Dear Regency Authors, if one of your characters needs a small book they can slip in their pocket, or an attractive but inexpensive edition, will it be one from The Chiswick Press? Though copyright laws were not as strictly enforced as they are today, Whittingham was only able to publish books that today would be considered the classics, that is, books by authors which had been in print for some years. However, he did publish some books of poetry and at least a few of those were published in his smaller, more affordable editions. Or, perhaps you might include Charles Whittingham I as a historical character in one of your stories. Could it be that one of your characters has written a book, maybe poetry, and is hoping that it will be published by The Chiswick Press? Then again, perhaps you might pattern one of your characters on the career of Charles Whittingham and his founding of The Chiswick Press? How else might this innovative and clever printer/publisher’s career provide inspiration for one of your own characters?

About Kathryn Kane

Historian with a particular interest the English Regency era.   An avid reader of novels set in that time, holding strong opinions on the historical accuracy to be found in said novels.
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8 Responses to Before the Paperback:   Charles Whittingham & The Chiswick Press

  1. I have a Chiswick press 1811 edition of Bellisarius, which I now know more about; thank you!

    • Kathryn Kane says:

      How cool!!! That must have been one of the first editions off that press!!!


      • This is one of the books bought secondhand by my great great grandparents, who were mostly self educated and started a 5-generation collection of books …. 6 if you count our son’s books. I have a name of the owner and the date, October 1811, in the front. I’d love to find out more, I might see what I can dig out in parish records.

        • Kathryn Kane says:

          At least you are on the right side of the pond to carry out such research! I have a lovely 1810-ish edition of Virgil, with the owner’s name on the front flyleaf, but online research has yielded nothing at all about her. Maybe over time, more records will be digitized. I can but hope?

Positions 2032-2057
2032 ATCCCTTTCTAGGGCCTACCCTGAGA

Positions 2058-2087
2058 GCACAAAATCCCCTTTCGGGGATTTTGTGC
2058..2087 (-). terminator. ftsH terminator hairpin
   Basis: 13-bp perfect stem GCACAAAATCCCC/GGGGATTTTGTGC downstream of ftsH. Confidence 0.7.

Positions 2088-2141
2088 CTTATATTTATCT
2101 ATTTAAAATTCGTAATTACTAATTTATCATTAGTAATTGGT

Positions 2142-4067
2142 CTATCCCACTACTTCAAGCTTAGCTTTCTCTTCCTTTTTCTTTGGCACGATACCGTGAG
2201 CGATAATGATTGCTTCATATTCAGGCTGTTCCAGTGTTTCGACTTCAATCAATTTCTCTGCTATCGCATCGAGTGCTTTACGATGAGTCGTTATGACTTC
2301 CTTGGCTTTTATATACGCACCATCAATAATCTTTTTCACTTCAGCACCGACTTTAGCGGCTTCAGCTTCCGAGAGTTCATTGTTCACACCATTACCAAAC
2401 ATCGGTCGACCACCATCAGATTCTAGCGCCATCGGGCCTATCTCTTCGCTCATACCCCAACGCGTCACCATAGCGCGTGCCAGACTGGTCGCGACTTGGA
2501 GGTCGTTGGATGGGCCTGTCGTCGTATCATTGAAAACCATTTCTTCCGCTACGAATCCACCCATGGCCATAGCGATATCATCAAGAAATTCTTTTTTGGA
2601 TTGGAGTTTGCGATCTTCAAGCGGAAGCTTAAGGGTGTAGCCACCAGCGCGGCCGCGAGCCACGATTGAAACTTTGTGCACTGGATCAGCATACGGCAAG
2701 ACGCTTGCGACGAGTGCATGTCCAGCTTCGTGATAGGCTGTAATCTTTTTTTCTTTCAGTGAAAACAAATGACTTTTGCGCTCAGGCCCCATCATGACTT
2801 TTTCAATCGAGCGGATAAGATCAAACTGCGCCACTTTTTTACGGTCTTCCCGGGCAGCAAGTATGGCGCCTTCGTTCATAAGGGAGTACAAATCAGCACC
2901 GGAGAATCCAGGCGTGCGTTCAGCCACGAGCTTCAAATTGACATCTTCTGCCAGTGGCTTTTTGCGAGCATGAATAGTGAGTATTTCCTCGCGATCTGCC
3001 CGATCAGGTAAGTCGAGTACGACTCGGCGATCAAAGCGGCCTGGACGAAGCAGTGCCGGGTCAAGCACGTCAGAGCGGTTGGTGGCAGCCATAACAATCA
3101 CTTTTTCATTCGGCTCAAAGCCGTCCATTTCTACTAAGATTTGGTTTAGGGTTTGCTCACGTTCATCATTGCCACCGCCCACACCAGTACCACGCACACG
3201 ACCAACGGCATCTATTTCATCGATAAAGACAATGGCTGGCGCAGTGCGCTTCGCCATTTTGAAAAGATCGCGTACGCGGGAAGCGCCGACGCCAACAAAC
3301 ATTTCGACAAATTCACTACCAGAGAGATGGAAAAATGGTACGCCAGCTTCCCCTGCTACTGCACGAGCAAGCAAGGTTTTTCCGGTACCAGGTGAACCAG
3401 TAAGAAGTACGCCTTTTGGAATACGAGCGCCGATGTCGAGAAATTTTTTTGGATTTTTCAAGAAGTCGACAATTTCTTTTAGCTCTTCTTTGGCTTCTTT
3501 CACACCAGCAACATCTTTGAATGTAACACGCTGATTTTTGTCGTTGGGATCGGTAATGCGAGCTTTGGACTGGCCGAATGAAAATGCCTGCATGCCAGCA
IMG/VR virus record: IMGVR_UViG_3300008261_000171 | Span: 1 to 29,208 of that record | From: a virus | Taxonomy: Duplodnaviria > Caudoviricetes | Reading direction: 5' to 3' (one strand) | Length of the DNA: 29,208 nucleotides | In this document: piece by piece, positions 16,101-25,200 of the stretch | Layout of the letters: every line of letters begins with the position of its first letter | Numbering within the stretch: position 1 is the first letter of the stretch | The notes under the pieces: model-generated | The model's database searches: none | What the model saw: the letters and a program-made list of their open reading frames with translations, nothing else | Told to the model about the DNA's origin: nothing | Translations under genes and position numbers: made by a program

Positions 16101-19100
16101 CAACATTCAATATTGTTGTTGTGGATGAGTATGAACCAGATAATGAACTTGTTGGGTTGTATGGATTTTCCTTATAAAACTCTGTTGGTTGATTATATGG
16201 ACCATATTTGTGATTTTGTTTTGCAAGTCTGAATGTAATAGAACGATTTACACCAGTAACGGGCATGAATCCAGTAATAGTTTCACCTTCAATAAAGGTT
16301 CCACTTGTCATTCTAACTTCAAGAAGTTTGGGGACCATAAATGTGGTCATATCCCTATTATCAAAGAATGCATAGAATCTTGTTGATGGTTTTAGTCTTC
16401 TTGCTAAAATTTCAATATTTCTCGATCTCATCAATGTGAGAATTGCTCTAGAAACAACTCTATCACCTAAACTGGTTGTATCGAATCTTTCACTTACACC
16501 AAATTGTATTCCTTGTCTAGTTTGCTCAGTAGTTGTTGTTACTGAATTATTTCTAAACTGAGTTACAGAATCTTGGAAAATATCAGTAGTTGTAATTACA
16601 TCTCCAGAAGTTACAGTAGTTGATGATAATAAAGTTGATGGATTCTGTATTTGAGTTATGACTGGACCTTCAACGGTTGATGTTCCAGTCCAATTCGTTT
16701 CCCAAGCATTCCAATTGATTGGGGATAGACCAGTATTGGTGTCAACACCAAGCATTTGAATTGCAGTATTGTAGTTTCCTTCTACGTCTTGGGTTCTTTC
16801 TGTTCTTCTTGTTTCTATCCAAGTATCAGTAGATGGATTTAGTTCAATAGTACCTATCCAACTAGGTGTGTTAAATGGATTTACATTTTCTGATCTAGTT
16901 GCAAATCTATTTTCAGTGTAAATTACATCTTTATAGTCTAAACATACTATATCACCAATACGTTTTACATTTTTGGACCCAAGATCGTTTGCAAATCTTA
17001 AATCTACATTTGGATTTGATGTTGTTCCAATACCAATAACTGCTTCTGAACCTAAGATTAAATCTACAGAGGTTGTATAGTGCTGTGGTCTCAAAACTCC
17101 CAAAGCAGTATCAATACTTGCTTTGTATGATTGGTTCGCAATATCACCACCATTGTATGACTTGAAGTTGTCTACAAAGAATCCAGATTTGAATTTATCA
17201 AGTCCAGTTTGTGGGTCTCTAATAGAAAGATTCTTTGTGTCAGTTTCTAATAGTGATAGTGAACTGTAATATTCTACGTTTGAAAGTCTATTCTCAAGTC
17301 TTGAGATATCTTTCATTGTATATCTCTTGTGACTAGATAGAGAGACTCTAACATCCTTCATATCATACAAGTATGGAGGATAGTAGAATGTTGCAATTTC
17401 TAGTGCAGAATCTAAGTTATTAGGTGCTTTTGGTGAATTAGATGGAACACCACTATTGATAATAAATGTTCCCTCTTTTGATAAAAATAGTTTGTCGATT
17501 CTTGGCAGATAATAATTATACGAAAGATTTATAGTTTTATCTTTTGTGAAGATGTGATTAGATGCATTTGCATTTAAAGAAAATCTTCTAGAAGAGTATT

• A lot of parish records have been digitised – after a fashion – by the latter day saints, but they charge nowadays. When I was first doing family research it was free, but I object to paying for records which have been transcribed badly by people for whom cyrillics appears to be their first alphabet [I read cyrillics which meant I could make a good guess at how a Russian or Polish speaker might mangle a name] and multiple entries of one name appear, transcribed by different people into different incarnations of the same person, as it’s pay per entry unless you take out a subscription, and I’m not sure it’s worth it. If your chummer came from Suffolk i could go to the county record office for you, and look at the microfiche but if not, it’s time and expense finding the right place to go.

            • Kathryn Kane says:

              I agree with you about paying for access to public records. I do realize there was a cost incurred to digitize them, but that still seems to defeat the purpose of public records. And, if they are done badly, that is just more frustration and aggravation.

              I appreciate your offer, but I have no idea where the lady who owned my copy of Virgil lived, so there would be no point in wading through the Suffolk records. Perhaps she wishes to remain a mystery, which I can respect, even while I enjoy her lovely book!